Jail refinance figures disputed

by Mike Kroll

While candidates at all levels seem to be avoiding controversial issues of substance, the two aspirants for Knox County Treasurer are notable exceptions.

Knox County seems to be in perpetual financial disrepair but none of the candidates for County Board seem inclined to actually weigh in with ideas of their own while political newcomers Robin Davis and Ernie Miller have both jumped head first into the fray.

The County Treasurer collects, accounts for and manages the financial resources of Knox County but typically has little or no input in how those funds are raised or spent. Both Davis and Miller seem inclined to be more activist than their predecessors. While Davis has promoted changes in the budgeting process and greater taxpayer convenience in the collection of property taxes, Miller just last Friday proposed a "Cost Savings Plan" for the county.

Miller is proposing that Knox County refinance $7.345 million in bonds sold to construct the new jail and thereby save $680,000 over the next 15 years. "With interest rates at 40-year lows, Knox County can realize tremendous savings over the life of the bond repayments," stated Miller from Republican Party Headquarters in downtown Galesburg Friday morning. While the mathematics can be a bit daunting, essentially Miller’s plan is akin to refinancing your home mortgage to take advantage of current low interest rates.

The original Jail Bond issue consists of a series of bonds in amounts between $425,000 and $755,000 at rates between 5.30—5.35 percent. Miller, a local stockbroker, says he was motivated to explore bond refinancing not only to see if the county could save some interest expense but also as a possible means of raising additional funds to help pay for cost overruns at the new Knox County Jail.

Miller’s spreadsheets show a proposed refinancing plan that projects an overall interest savings of nearly 3.2 percent based on current market rates. As he explains it, his plan accounts for an estimated $146,000 in refinancing costs and would still produce a net savings to the county. Miller also suggests that rather than utilizing surplus sales tax revenues to pay for some of the expenses associated with the new jail project, these be utilized to help pay down the bonds at an accelerated pace. He says that Knox County would actually save money by selling tax anticipation warrants instead of using sales tax money on such expenses.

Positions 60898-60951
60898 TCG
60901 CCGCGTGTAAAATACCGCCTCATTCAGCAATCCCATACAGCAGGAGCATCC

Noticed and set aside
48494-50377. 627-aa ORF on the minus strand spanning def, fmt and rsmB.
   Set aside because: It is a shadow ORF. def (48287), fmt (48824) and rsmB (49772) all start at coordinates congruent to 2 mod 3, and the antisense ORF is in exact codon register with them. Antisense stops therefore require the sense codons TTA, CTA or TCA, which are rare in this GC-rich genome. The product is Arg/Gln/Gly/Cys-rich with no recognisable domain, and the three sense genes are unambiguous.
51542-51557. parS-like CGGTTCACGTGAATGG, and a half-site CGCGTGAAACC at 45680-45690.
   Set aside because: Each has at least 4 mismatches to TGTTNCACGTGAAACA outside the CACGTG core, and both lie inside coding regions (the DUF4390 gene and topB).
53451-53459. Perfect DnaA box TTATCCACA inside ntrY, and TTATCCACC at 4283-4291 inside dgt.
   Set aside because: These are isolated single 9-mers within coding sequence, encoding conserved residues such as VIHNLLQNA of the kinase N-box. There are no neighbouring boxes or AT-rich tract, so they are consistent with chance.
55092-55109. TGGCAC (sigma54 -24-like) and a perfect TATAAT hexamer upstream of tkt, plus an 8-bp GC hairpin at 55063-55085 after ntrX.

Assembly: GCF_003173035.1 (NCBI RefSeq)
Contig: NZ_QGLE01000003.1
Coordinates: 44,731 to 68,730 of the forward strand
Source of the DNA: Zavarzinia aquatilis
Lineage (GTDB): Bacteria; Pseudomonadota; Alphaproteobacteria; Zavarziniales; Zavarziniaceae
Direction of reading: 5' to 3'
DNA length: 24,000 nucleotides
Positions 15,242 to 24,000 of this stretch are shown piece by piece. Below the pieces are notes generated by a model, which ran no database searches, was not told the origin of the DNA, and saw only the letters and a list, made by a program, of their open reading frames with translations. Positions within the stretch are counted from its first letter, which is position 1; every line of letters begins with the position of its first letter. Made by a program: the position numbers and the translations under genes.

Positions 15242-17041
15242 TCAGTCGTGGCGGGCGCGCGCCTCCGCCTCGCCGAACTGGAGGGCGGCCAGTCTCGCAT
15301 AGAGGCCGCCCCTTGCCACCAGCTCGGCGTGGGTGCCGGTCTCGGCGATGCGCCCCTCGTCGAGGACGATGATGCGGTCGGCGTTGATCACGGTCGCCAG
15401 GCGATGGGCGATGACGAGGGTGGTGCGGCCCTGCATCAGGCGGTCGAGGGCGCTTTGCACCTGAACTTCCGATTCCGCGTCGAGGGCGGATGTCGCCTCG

It must be noted that this plan would do nothing to solve the near-term financial challenges facing Knox County. Neither the money from the public safety bonds nor the sales tax revenue can be legally utilized to offset unrelated county expenses. If Miller’s numbers hold true, the actual impact will be to lower the accumulated interest expense involved in financing the new jail.

When the jail financing was being arranged, a request for proposals was conducted and Speer Financial was chosen to advise Knox County. Kevin McCanna, president of Speer, has dealt personally with this project as well as a number of other bond sales for both Knox County and Galesburg. When he was contacted Tuesday, McCanna was somewhat skeptical of Miller’s plan.

"Evaluating a bond refinancing is actually a fairly complex matter. We have looked that the rates currently available and have determined that only a small amount of savings could be realized by refinancing at this time. We also asked the bank that purchased all of the original bonds issued to evaluate the prospects of refinancing these bonds and they too said it wasn’t really a feasible option. Our analysis indicates that a well-done refinancing program of fairly priced bonds might save almost two percent before costs."

McCanna estimated those costs at between $75—100,000. "It is really only a marginal issue at this point and you only get one bite of the apple. That is, bonds like these can only be refinanced once and it is my feeling that a government body should net savings measurably in excess of all the financial and legal services costs before even considering such action."

When Miller was contacted Tuesday afternoon and told that McCanna was dubious of the prospects of his refinancing plan, he remained confident of his numbers. "Of course these are just spreadsheet calculations at this point and we would have to do a great deal more work to make my plan happen by December 15th but I am convinced that these low interest rates make it all possible and we need to take advantage of financial savings when the opportunity presents itself." Contrary to McCanna’s statement, Miller said that Knox County was free to refinance bonds such as these "whenever it is advantageous to do so."

Another financial professional (without ties to either Speer or the Treasurer’s race) contacted late Tuesday acknowledged that the current "rock-bottom interest rates make bond refinancing look very attractive until you consider the practical realities of the municipal bond process." Her point is that arranging for the sale of municipal bonds is a comparatively slow process where even minor volatility in interest rates can destroy any net savings unless the margin well exceeds 2.5 percent. "That’s a great political move but probably unrealistic in practice," was her parting analysis after faxing the written material from Miller’s press kit.

Without actually completing the refinancing process we can never really know for sure how much of a savings Knox County might reap from Miller’s plan. What is clear is that at least one local race just might hinge on substance rather than illusion.